Street art and basketball team up to make hoop dreams with the Orchard Park regeneration project in Southsea
Like all the best sports, basketball is easy to get into with minimum of kit and investment, but can take a lifetime to master.
With a ball and a half-court you and your mates can shoot some hoops and make like you’re Michael Jordan or LeBron James.
As with any other urban area, there are courts dotted all over Portsmouth, but many have the distinct whiff of neglect hanging over them.
But a new project by Chain Net Apparel (CNA) and Form+Function aims to transform these spaces into community and sporting hubs that people can be proud of – reinvigorating the area by combining art and basketball, bringing not only health benefits, but also making the area safer.
Focusing on Orchard Park on Goldsmith Avenue in Southsea, phase one of the project aims to rejuvenate the court to the industry standard, decorating it with a unique large-scale artwork, and improve the surrounds. Phase one was originally to include a permanent construction there to act as a hub for Chain Net Apparel and activities on the site.
However, on April 28, a fire destroyed Byngs Auto workshop right next to the park.
Annabel Innes, the founder of Form+Function says: ‘The way phase one was configured, 50 per cent of the fundraising and the focus was on regenerating the basketball court and the immediate surrounding area – the walls for artwork, the basketball timeline, the new entrance to the park, new planters, stuff like that.
‘The other half was to create a sports hub on the slither of Byngs' land which directly adjoins the basketball court. We'd been talking to him since the beginning of the year about leasing this land, knocking a hole through the wall, putting a gate in so we could have direct, safe access.
‘Chain Net Apparel were going to have a permanent sports hub there in a 20ft shipping container so we could build relationships, have a real community presence, up the safety, so Craig could run basketball coaching sessions, workshops, tournaments, all that stuff.
‘That was a significant part of it, and that quite literally went up in flames on Wednesday.
‘It had an immediate effect, because it meant we couldn't fulfil 50 per cent of what we were going to do.’
The project has a fundraiser running on the online Crowdfunder platform which was originally set with a £60,000 target.
‘We had to go back and check all our funding and our funders, we have grants from Sports England but that's contingent on us reaching the full target, so we had to go back to them and say we can't guarantee we're going to make that 60 grand target, because half of what we were intending on doing has quite literally burnt to the ground.
‘Sport England and Crowdfunder were, thankfully, incredibly supportive – we had no contingency for a massive fire.
‘They've been really great, and we've agreed with them that we're going to focus on that bits that we are able to control – so we've cut our overall crowdfunding target in half to £30,000.
‘That still secures the Sports England funding and they also gave us another two weeks to get ourselves together and bounce back from this, so it's all been very positive.’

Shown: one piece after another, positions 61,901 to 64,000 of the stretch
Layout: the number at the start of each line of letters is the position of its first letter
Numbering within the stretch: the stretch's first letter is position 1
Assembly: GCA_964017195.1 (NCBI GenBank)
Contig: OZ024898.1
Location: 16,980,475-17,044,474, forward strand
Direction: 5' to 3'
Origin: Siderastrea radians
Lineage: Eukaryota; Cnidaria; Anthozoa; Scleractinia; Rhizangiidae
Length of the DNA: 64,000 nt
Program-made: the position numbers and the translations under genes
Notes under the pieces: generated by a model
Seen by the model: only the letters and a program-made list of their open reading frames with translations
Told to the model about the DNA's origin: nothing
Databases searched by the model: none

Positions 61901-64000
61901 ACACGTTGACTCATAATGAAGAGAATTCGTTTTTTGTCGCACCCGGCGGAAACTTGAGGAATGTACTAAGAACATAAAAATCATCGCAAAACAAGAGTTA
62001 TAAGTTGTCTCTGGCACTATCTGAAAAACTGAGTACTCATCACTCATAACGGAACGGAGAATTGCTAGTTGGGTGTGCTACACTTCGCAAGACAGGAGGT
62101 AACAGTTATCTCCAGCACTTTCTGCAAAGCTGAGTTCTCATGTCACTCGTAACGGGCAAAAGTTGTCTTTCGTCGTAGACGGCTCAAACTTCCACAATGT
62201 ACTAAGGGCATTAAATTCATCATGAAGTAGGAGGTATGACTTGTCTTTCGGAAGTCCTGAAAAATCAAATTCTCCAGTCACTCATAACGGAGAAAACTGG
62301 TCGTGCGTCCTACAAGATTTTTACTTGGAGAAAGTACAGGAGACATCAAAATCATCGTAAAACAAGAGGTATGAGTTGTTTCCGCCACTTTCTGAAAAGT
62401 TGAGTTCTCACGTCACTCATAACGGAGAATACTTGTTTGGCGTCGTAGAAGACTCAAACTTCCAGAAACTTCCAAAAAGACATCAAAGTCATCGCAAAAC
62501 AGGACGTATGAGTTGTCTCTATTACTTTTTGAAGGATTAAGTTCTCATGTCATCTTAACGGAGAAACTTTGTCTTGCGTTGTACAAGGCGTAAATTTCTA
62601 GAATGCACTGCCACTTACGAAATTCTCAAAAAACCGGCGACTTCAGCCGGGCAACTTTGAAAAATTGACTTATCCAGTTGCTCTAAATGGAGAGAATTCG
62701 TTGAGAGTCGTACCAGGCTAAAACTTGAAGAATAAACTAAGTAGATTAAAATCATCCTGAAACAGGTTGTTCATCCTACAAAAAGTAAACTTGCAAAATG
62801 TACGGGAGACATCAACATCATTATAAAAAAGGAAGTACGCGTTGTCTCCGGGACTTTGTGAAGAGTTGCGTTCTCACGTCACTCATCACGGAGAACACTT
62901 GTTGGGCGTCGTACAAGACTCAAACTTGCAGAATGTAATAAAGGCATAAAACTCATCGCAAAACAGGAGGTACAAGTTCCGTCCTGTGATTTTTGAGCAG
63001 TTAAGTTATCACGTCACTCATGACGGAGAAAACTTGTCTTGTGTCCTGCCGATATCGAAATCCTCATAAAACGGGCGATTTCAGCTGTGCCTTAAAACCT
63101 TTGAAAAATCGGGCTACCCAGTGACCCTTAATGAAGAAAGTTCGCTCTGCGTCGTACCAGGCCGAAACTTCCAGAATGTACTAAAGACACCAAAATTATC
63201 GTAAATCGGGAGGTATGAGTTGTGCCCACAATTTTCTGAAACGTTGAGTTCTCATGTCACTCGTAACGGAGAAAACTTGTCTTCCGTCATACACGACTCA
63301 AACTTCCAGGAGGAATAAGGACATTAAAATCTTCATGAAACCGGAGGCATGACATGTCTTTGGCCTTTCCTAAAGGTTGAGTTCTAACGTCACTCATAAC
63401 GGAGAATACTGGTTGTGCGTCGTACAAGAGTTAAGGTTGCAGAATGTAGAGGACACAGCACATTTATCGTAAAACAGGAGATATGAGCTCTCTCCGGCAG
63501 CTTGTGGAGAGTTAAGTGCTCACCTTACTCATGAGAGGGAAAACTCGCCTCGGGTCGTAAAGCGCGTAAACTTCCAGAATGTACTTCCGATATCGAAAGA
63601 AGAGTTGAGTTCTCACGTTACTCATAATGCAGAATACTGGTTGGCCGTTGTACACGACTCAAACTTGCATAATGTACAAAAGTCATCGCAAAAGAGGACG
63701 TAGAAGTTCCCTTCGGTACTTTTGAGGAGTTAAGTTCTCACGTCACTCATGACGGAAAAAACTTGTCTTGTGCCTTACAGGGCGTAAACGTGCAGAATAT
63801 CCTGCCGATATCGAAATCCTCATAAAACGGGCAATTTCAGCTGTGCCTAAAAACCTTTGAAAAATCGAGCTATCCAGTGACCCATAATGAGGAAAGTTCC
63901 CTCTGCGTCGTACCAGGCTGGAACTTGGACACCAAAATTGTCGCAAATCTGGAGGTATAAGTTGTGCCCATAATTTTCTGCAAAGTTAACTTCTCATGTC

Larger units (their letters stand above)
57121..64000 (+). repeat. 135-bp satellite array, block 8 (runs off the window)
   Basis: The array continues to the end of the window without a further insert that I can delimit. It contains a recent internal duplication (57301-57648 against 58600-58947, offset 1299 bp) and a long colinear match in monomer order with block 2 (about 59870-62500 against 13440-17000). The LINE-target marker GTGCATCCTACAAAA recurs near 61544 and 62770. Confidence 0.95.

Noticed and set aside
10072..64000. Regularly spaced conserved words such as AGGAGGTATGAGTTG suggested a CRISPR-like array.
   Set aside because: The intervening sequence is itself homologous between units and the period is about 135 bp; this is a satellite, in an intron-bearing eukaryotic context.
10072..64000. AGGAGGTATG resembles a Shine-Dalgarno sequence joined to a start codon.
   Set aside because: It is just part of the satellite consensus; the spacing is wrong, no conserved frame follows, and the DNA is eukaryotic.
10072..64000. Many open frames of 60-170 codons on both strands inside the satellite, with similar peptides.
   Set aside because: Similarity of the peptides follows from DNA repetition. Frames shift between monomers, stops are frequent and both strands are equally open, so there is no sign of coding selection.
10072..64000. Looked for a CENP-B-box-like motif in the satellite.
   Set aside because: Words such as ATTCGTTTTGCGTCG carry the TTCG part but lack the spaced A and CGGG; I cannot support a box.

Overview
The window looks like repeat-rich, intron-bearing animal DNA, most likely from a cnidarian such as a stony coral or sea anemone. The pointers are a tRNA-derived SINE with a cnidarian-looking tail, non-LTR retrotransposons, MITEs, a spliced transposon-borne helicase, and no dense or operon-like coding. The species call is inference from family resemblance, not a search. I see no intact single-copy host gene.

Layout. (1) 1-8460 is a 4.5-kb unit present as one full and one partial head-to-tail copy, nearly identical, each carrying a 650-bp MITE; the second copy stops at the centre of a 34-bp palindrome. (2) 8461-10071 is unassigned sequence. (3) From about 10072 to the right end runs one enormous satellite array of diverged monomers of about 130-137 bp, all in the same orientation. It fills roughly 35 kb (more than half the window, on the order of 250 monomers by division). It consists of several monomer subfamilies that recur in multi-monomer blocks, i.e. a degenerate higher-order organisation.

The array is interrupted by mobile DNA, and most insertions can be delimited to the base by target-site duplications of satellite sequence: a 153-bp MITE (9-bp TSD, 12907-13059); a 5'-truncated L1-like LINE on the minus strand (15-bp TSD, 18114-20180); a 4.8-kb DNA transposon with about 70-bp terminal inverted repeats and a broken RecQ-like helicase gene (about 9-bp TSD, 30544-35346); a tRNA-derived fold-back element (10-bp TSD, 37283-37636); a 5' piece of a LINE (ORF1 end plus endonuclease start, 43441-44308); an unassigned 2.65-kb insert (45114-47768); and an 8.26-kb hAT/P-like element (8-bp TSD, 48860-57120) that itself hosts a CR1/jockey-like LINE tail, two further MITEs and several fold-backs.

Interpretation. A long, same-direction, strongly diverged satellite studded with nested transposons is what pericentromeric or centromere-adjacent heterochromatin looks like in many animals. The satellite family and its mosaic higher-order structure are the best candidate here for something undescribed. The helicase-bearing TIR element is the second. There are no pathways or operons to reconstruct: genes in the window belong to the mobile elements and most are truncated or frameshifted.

The hub is still part of future plans, as Annabel adds: ‘The basketball permanent hub is still a really important part of the project, however, given the circumstances, it's not something we can put a timescale on yet. We will do it. We just don't know when.
‘(Garage owner) Trevor Byng’s still really keen for us to have the land, but he's got other priorities right now.’
Craig Hughes the founder of CNA, is a life-long basketball player – he played for Solent and Southwest England in his younger days and now coaches the Portsmouth under-16 squad.
He set up the company in 2018 not just as a clothing brand, but also to promote the game through sponsoring events and fundraising initiatives.
He found that the opportunities he had as a youngster were no longer there, or not so easy to access.
‘When I was younger, I found it was easily accessible and there were always schemes and clinics going on, which is another reason for the court – I just wanted to let people who play there know that there are people out there who care about basketball, so if you aspire to play regularly, people know that the opportunities are out there.
‘I was noticing more and more,’ says Craig, ‘that especially in the US that courts which had art paintings on the surface just seemed to attract a wider crowd, so for the past two years, a few courts like that have started to appear in the UK, and as things were starting to grow with the T-shirt business, I thought it would be great to have something like that in the heart of Portsmouth.’
He met Annabel at the We Create Market in the former Debenhams site last September
Craig says: ‘We had a lot of similar goals and similar interests with regards to what we wanted to do as a community project, so we put our heads together and we've been working on this now since last September.
‘I think sometimes we give youngsters a bit of a hard time and assume that they're all sitting at home playing on their Xboxes or Playstations, but I coach on a Thursday evening and we get decent numbers.
‘The kids come back every week and sometimes they'll bring a friend. They do want to play basketball and they do want to take it seriously.